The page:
Although percutaneous trigger thumb release has been extensively used in adults, the technique is not widespread in children. The purpose of this study was to evaluate the efficacy and safety of percutaneous trigger thumb release in the pediatric age group.Methods:
Twenty consecutive thumbs of 15 patients scheduled for surgical release of the A1 pulley were included in this cohort. Each patient received first the percutaneous release (PR) followed by an open release (OR) and served as self-controls. Thumb extension was assessed immediately before PR, after PR, and finally after OR, using a goniometer. Extent of the A1 pulley release, iatrogenic injury to the digital nerve and vessels, and flexor tendon laceration was assessed after PR. The distance between the PR and the digital nerve was measured in millimeters. Comparison between thumb extension after PR and OR was made using a paired t test.Results:
Preoperative range of motion averaged −45.2±21.7 degrees loss of extension (range, −80 to −10 degrees), decreased to −4±8 degrees loss of extension (range, −25 to 0 degrees) after PR, and to 0 degrees after OR. Clinically, release was complete in 14 cases (70%) and partial in 6 cases (30%). Once the thumb was approached, we confirmed that A1 pulley was completely cut in 4 cases (20%), to >75% in 2 cases (10%), and between 50% and 75% in the remaining 14 cases (70%). There were no neurovascular iatrogenic injuries. Mean distance between the needle and the digital nerve was 2.45±0.9 mm (range, 1 to 4 mm). Lacerations to the flexor tendons were observed in 80% of the cases.Conclusions:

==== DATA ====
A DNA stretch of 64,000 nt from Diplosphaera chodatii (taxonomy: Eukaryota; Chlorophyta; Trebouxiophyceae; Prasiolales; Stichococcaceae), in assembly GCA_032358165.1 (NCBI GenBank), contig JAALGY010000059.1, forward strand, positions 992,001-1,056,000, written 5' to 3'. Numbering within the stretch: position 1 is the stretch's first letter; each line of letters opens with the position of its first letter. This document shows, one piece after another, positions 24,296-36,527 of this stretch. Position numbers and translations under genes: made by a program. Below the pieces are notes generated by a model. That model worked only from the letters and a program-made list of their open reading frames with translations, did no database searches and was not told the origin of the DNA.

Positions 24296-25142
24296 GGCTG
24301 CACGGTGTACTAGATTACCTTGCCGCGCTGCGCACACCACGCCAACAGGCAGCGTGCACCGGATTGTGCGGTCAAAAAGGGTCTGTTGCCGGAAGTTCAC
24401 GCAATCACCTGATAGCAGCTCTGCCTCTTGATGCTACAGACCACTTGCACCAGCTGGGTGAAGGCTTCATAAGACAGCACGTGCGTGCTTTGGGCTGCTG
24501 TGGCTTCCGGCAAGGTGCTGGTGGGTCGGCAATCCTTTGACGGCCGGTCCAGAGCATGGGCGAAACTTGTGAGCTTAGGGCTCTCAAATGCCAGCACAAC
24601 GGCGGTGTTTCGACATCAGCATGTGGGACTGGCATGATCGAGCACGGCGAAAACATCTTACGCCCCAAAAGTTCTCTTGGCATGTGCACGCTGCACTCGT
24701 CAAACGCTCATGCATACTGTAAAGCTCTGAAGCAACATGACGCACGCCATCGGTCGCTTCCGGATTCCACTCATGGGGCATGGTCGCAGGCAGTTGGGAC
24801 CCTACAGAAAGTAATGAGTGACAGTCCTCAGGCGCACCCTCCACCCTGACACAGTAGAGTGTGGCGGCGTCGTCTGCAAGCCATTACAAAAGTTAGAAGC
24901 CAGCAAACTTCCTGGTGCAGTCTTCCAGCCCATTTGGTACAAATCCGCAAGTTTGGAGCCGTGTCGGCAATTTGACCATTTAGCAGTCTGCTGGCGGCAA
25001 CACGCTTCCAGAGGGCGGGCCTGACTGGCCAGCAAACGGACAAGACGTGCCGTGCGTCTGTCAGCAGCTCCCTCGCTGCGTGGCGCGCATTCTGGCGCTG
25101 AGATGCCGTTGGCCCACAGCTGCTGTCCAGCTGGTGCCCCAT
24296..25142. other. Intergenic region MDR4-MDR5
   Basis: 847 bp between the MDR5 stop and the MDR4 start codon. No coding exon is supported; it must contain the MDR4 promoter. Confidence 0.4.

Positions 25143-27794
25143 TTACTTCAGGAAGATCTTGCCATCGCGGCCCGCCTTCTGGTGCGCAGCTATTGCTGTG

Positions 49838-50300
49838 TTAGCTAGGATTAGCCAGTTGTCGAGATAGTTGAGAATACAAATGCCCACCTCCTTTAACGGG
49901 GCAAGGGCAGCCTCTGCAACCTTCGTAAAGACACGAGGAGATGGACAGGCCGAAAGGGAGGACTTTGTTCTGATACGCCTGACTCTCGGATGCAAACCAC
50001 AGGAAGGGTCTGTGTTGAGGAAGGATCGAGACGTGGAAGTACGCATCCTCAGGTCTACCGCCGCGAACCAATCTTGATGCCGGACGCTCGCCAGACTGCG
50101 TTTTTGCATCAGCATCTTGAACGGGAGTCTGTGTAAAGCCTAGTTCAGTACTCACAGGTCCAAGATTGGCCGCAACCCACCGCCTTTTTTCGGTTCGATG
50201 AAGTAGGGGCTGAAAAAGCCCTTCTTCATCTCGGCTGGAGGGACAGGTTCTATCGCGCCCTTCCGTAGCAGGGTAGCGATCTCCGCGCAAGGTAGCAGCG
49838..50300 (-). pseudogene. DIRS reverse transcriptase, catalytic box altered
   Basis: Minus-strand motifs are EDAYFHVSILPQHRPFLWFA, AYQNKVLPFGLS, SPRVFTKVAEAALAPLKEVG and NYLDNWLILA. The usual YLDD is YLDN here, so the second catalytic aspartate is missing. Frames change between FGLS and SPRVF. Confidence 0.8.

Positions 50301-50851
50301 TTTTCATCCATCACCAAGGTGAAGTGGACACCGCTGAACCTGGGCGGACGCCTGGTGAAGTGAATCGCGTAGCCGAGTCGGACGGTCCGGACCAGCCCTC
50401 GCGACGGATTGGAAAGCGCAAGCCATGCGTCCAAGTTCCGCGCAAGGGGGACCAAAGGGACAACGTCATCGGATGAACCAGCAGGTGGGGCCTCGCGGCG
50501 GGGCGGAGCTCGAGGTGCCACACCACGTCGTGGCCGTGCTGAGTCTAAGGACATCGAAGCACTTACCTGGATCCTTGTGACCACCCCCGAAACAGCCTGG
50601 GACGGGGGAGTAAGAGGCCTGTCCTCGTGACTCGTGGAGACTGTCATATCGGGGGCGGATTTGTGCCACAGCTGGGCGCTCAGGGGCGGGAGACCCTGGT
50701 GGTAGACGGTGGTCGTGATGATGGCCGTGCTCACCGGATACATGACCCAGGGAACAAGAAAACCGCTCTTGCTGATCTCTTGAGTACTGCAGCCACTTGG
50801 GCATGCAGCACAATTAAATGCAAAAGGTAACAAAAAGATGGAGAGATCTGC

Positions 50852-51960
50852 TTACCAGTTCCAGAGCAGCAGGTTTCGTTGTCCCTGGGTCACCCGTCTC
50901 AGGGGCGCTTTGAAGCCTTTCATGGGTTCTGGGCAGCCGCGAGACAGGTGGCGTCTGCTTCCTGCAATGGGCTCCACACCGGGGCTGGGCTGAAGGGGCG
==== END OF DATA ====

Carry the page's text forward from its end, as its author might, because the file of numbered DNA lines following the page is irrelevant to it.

We do not recommend PR in the pediatric thumb given the risk of neurovascular iatrogenic injury or incomplete A1 pulley release.Level of Evidence:
Level II therapeutic study—prospective comparative study.